In certain areas, the natural mortality rate increased with an increase in juvenile fish density (Minto et al., 2008). The functional response curve (Lindholm et al., 2001) reflects the density–mortality relationship (Figure 1) and the number of juvenile fish released, then:

m=αx1+αxz(6)

where m is the monthly natural mortality rate. α is the constant of the specific habitat (which has little effect on the research results and thus 0.5 is taken for simplicity), x is the number of fish released/1,000, and z is the theoretical maximum mortality that can be achieved under the curve. The variable x is the density of released fish, but it is difficult to quantify due to the random and rapid dispersal of released fish in stocking waters. Therefore, the number of fish released is used to replace x, and the formula is modified accordingly. According to a simulated 30-day survival rate of black sea bream experiment (Zhou et al., 2020), the initial monthly mortality rate of 2,400 black sea breams was 24.5%, and thus z is approximately 0.45 in Eq. 6.

FIGURE 1
www.frontiersin.org

FIGURE 1. The relationship between the natural mortality rate and the number of fish released based on a density-dependent theory. α is the constant of the specific habitat.

The number of released fish was calculated as:

Nt=(1m)Nt1(7)

where Nt is the survived number of fish at month (t), and Nt-1is the number of fish released in previous month (t−1).

Calculation of Resource Quantity

Biomass (B) is related to individual body mass and population at a given time (Zhan, 1995) (Eq. 8):

Bt=WtNt(8)

From Eqs 26, the biomass of black seabream released was calculated as:

Bt=W(1eK(tt0))b(1αx1+αxz)Nt1(9)

For scenarios with multiple releases, the previously released population will impact the calculation of mortality for the post-release population. When calculating the resource change under a multi-stage release strategy, the number of fish released should be added to the number of surviving fish in the previously released groups:

Bt=W(1eK(tt0))b(1α(xi)1+α(xi)z)Nt1(10)

where Bt is biomass at time t, Nt is the survived number of fish at month (t), Nt-1 is the number of released fish that survived in the previous month (t−1), and xi is the total number of live fish in multiple batches in the last month/1,000.

Results

Standard Length and Body Mass

A total of 273 black sea bream samples were collected in this study. The standard length (SL) range was 74–406 mm, and the average was 235.65 SL. The dominant body-length groups were 129–148 mm (12.09%) and 259–277 mm (10.62%) (Figure 2).

FIGURE 2
www.frontiersin.org

FIGURE 2. Frequency distribution of Acanthopagrus schlegelii body length from Zhanjiang estuary waters, northern South China Sea.

Gonadal Development and Sex Determination

The gonadal stages of the black seabream were evaluated and a coefficient of sexual maturity was calculated for fish in the sea area near the Zhanjiang estuary. The breeding period of the fish was from December to March of the next year. Among the 273 fish sampled, 131 females, 88 males, and six hermaphrodites were visually identifiable as the gonad differentiation was obvious. Monthly variation in the stages of gonadal development denoting males and females is shown in Figure 3. Gonads in stages IV and V appeared from December to March.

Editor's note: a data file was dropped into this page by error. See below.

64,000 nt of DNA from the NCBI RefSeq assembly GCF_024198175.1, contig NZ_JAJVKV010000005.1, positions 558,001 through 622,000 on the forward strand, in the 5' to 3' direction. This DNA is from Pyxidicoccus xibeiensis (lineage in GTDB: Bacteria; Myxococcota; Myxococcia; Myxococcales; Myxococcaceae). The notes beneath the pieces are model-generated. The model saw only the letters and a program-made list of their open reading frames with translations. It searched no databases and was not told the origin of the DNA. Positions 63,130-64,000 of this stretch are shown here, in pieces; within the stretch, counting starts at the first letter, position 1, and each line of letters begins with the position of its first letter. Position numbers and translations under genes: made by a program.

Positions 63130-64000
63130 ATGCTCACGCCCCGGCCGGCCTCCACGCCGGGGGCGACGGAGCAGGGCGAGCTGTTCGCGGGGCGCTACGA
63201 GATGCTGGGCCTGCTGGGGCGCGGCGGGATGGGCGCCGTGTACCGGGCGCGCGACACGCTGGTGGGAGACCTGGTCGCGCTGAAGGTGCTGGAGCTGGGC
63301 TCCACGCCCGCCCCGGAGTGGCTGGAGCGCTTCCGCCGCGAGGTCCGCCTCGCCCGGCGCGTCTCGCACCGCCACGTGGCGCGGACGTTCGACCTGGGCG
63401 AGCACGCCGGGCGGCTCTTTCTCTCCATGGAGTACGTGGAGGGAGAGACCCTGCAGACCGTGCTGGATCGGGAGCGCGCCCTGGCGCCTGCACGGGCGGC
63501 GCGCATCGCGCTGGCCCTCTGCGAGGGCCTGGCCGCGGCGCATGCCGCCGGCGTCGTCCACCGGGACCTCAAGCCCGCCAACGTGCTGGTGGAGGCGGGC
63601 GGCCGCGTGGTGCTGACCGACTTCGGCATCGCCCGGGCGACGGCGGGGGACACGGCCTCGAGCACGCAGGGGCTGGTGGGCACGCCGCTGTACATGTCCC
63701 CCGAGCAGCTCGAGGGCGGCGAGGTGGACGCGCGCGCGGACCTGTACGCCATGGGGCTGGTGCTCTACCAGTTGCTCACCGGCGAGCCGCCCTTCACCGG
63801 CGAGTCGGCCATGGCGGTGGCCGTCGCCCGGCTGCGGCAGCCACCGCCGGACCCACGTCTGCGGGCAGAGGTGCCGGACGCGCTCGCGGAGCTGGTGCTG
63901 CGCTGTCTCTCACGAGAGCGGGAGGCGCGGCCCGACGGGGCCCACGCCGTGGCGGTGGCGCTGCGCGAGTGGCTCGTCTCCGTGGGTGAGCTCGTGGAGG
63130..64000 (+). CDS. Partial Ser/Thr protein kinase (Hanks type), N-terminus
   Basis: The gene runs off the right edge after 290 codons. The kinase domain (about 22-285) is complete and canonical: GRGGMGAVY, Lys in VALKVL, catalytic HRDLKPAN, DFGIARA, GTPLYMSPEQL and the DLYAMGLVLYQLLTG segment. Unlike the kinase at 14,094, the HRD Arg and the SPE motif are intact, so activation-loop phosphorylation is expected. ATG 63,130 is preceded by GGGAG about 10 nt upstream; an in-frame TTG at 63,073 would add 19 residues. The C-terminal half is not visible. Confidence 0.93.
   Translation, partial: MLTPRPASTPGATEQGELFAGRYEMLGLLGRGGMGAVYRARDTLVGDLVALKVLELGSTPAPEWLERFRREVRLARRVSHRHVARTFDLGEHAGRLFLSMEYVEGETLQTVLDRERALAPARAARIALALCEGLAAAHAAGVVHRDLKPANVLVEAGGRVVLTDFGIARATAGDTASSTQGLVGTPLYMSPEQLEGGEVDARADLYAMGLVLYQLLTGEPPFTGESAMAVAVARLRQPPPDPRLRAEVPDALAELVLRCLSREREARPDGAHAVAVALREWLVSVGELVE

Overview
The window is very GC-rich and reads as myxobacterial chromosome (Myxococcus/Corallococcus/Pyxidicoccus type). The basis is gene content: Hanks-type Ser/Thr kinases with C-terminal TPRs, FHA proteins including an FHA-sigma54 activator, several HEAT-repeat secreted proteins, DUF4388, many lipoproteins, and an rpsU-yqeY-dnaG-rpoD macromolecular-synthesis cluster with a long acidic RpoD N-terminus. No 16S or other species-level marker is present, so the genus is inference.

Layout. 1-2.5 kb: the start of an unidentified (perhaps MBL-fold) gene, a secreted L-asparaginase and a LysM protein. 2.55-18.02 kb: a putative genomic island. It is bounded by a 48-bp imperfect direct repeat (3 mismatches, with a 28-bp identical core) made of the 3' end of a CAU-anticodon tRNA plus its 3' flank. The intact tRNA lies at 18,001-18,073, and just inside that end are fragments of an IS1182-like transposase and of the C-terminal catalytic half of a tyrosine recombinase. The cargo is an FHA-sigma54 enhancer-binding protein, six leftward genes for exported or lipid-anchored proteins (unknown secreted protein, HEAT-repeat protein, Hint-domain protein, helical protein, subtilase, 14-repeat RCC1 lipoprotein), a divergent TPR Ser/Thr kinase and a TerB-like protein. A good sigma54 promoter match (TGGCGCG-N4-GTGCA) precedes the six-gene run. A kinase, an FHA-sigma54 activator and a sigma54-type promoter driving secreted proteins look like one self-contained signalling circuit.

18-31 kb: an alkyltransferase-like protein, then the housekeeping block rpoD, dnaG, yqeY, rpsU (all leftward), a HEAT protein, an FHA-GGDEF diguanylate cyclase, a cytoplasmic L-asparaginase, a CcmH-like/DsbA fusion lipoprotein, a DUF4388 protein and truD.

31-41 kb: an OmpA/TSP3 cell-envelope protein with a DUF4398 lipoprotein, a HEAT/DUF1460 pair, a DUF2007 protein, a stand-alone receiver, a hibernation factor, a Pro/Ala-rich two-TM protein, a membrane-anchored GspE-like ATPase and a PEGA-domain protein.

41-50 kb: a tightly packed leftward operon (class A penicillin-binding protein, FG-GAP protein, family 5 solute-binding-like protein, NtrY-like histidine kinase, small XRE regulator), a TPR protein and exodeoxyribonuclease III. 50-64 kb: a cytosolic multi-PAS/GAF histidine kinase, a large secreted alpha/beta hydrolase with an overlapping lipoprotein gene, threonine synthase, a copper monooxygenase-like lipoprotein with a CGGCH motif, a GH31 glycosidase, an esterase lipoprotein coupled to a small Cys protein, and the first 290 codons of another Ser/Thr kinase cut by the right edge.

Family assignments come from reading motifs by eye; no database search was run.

FIGURE 3
www.frontiersin.org

FIGURE 3. Monthly variations in gonad stages denoting males and females of the Acanthopagrus schlegelii sampled from Zhanjiang estuary waters. (A,B) represented the males and females respectively.

Length–Weight Relationship

The relationship between the body length and body mass showed a more-or-less equivalent increase in black sea bream in this sea area. The annual body mass relationship of black sea bream was W = 5.092 × 10–5 L2.906 (R2 = 0.971) (Table 2). Comparing the body length and weight parameters in different seasons, the condition factor a was winter > spring > autumn > summer. The power index b is summer > autumn > winter > spring (Table 2). The b value in summer is greater than 3, reflecting positive allometric growth; the b value in autumn and winter is less than 3, indicating negative allometric growth.

TABLE 2
www.frontiersin.org

TABLE 2. Parameters of the length–weight relationship for Acanthopagrus schlegelii.

Biological Parameter

The von Bertalanffy growth parameters were obtained by the ELEFAN I method using the time-series and body length frequency data of black sea bream (Figure 4) as follows: asymptotic body length L = 54.39 cm, growth rate K = 0.15, and t0 = −0.967.

FIGURE 4
www.frontiersin.org

FIGURE 4. Length frequency distribution data and growth curves estimated using ELEFAN method for Acanthopagrus schlegelii.

Variation of the Biomass Under Release Scenarios

Changes in the number and biomass of black sea bream (Table 3; Figures 5, 6) indicated that dividing the release of black seabream into two batches was best. Five kinds of release scenarios were simulated (Figure 7), with each releasing a total of 50,400 juvenile black sea bream but at different intervals. The survival and biomass of the twice release strategies (dividing the total quantity of released fish into two batches) in December accounted for 15.81% of the total release, and the remaining strategies decreased with more release events. A one-time release strategy had the worst effect because of the high mortality rate of released stocks, and the remaining amount is 1.78 and 10.57%. Trends in the biomass and the quantity of released juvenile fish were similar. Because the individual’s natural growth rate is lower than the rate of natural mortality, all release curves showed a downward trend. One release–effect curve decreased monthly after a maximum in the first month, and the other release–effect curves exhibited peaks because of multiple release events. After the last releasing (in July), the stocks and biomass of the juvenile fish under the different release scenarios decreased at different rates because of no further supplement to the existing stocks.